Arthaland’s Cebu projects on track to attain net zero

NET ZERO TARGET. The 39-story Cebu Exchange is set to obtain its net zero certification next year. Arthaland is the first developer in Asia to be a signatory to the World Green Building Council’s Net Zero Carbon Buildings Commitment in 2020. / ARTHALAND


May 03, 2022

PROPERTY developer Arthaland is on track to achieving net zero emissions for its two premium projects in Cebu—Cebu Exchange and Lucima.

According to Oliver Chan, Arthaland’s senior vice president, the company hopes to achieve its net zero ambition of Cebu Exchange next year and for Lucima in six months to a year after its completion by the third quarter of 2025.

Cebu Exchange is a Grade A office and commercial tower located along Salinas Drive, Barangay Lahug, Cebu City with a gross floor area of 108,564 square meters. It is the largest pre-certified Well building in the Philippines.

Lucima, on the other hand, is a residential condominium tower inside the Cebu Business Park on Cardinal Rosales Ave. corner Samar Loop. It has a gross floor area of 2,245 square meters. Its building foundation has been completed and structural works for the second basement are ongoing. The residential tower is also the first high-rise residential project vying for IFC’s Edge Zero Carbon certification in Southern Philippines.

Net zero building

Chan said the net zero certification is applied per project and should be operational during the time of application. According to World Green Building Council, the definition of a net zero carbon building is one that is “highly energy-efficient and powered by renewable energy sources on-site and/or off-site, with any offsetting carbon balance remaining.”

“There is clear evidence that climate change is contributing to stronger typhoons. Super Typhoon Odette (Rai) left thousands of families homeless, reversing some significant economic and social progress that the Philippine government had started to realize from the country’s recovery from the pandemic. The typhoon caused widespread damage to houses, public infrastructure, and power and telecommunications services in more than seven provinces across the Philippines, including our very own Cebu. Now, more than ever, our net zero commitment is critical to the times,” said Jaime González, vice-chairman and president of Arthaland.

González said Arthaland is the first developer in Asia to be a signatory to the World Green Building Council’s Net Zero Carbon Buildings Commitment in 2020.

“Hundred percent of our projects are registered and are on track for net zero carbon certification – this manifests our leadership in the decarbonization of the building and construction industry,” he said.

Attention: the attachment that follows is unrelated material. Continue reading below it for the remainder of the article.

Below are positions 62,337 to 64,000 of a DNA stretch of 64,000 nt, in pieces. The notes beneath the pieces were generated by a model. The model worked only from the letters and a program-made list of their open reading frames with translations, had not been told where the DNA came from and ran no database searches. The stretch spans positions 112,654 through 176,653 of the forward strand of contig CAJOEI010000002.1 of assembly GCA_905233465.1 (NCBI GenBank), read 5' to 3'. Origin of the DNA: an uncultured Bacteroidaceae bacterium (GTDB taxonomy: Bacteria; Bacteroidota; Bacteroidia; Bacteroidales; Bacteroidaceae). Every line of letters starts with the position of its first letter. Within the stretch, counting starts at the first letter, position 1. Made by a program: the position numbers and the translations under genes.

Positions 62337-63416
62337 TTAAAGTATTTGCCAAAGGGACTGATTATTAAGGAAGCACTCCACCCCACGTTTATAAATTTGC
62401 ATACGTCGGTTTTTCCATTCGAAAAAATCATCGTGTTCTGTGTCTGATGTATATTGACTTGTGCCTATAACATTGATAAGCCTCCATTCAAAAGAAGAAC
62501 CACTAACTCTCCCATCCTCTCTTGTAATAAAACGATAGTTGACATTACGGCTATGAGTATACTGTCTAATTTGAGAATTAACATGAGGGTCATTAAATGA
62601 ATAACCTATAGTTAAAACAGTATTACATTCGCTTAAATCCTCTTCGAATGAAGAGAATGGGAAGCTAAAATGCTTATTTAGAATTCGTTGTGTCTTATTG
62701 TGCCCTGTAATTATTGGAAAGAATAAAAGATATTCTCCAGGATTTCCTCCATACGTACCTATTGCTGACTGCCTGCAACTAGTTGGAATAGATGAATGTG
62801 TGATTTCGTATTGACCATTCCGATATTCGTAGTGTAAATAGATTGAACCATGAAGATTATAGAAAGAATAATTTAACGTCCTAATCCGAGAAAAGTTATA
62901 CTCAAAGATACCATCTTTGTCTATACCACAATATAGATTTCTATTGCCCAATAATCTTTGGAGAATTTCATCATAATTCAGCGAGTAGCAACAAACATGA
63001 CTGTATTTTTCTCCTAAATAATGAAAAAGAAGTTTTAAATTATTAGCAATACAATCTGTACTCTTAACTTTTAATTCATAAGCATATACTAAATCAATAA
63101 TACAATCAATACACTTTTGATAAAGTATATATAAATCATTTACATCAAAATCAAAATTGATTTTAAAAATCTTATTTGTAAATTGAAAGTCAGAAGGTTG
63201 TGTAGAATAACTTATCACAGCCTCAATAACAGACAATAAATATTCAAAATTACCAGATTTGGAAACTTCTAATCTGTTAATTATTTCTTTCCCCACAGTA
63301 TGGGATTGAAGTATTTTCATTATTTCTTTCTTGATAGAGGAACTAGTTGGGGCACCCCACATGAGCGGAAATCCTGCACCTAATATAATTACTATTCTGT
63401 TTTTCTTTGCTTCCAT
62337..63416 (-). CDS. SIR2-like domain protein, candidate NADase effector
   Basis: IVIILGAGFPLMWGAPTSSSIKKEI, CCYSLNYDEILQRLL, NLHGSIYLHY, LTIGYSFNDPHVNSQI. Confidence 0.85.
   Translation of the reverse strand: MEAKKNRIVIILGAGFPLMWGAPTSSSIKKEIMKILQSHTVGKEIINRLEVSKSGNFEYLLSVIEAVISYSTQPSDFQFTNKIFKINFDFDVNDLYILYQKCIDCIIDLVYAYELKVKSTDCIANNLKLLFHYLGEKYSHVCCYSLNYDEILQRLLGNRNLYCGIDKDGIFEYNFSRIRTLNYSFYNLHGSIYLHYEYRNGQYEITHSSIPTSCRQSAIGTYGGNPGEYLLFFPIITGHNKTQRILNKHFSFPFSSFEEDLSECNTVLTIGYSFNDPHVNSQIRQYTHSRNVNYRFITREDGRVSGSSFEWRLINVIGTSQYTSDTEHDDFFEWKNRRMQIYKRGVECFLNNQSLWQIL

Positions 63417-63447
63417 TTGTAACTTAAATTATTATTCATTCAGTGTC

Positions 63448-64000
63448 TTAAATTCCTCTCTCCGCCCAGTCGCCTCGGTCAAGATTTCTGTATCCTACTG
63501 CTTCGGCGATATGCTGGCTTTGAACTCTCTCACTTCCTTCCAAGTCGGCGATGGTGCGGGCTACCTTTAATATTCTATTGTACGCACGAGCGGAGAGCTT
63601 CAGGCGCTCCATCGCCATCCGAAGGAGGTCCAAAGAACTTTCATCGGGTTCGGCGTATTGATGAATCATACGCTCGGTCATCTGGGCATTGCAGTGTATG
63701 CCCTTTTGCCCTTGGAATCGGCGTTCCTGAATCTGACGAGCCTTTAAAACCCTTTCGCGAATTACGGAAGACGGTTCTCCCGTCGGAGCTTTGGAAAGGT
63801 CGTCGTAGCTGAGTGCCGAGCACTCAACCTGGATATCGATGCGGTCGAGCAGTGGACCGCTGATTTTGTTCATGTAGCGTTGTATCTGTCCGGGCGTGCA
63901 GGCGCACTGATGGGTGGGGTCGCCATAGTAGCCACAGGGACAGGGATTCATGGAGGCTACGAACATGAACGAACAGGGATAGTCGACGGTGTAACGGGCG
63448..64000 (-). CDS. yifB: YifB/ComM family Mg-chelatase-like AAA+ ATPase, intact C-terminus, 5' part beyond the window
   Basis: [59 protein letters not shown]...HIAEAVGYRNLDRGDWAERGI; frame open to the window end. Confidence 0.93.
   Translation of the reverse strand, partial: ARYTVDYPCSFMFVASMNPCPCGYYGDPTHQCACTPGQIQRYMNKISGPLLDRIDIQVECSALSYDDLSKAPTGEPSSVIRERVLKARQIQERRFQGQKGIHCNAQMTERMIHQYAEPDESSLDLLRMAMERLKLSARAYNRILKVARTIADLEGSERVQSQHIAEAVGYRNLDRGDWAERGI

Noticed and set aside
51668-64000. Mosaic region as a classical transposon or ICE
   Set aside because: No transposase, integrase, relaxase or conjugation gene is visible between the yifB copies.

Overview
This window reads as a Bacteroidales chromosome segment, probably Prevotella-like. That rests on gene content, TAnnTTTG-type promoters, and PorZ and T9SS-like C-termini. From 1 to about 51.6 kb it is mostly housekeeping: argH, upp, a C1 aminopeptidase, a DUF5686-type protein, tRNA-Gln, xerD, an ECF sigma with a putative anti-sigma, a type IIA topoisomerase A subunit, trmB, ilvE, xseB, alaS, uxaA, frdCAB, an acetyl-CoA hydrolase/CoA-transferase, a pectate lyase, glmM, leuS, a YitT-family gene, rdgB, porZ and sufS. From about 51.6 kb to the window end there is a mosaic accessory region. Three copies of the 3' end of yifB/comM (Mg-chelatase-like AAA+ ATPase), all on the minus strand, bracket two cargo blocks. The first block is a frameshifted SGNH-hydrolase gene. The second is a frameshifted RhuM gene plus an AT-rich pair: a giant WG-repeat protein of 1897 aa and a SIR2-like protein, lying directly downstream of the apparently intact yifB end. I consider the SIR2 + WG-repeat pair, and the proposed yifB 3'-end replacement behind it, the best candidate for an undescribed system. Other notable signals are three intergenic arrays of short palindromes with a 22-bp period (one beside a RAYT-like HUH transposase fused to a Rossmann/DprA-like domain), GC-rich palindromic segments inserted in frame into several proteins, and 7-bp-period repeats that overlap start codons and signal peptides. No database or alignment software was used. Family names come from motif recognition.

Arthaland is aiming to hit its net zero ambition by 2030.

Market preference

Chan said certifications such as this, along with the other “green” certifications,” are crucial these days due to concerns about climate change. The market now is also willing to pay higher rent for green buildings with concerns on climate risk and sustainability of operations in mind. He added that the pandemic and the strong typhoons have also intensified the need for sustainable and high-quality designed structures.

Cebu Exchange’s decarbonization of its operational energy is anticipated to reduce carbon emissions, equivalent to planting and growing one million trees over a 10-year period.

“Arthaland believes that the benefits of green buildings will not only be for its residents and occupants but also extends to the community. As an advocate for sustainability, we hope that more people will live sustainably so we can help mitigate the impact of future calamities,” González stressed.

During Typhoon Odette (Rai), Cebu Exchange only incurred minor damage to some glass windows, particularly in the upper floors which were still under construction due to strong winds and flying debris. But the building’s structure remained unaffected and sound, demonstrating the structural integrity of Cebu Exchange, said González.


Moreover, Cebu Exchange’s occupancy rate has been picking up with only two floors out of the six that are vacant in the low zone. The tower will also start the turnover of units for the high zone starting this month. Cebu Exchange is a 39-story office and commercial tower with 301 units.

Chan said the strong recovery in office leasing is expected to take place this year. But even last year, the industry already saw high transactions in Cebu amid the pandemic and Typhoon Odette.

“People in business were looking for satellite offices with complete infrastructure for their business continuity,” he said.

Amid the proliferation of office towers and office vacancies that need to be filled in, Cebu, according to Chan, still has that extra advantage over Manila in terms of cost of operations, availability of talent and support infrastructure, among others.

“These factors have continually make Cebu quite attractive to multinational companies,” he said.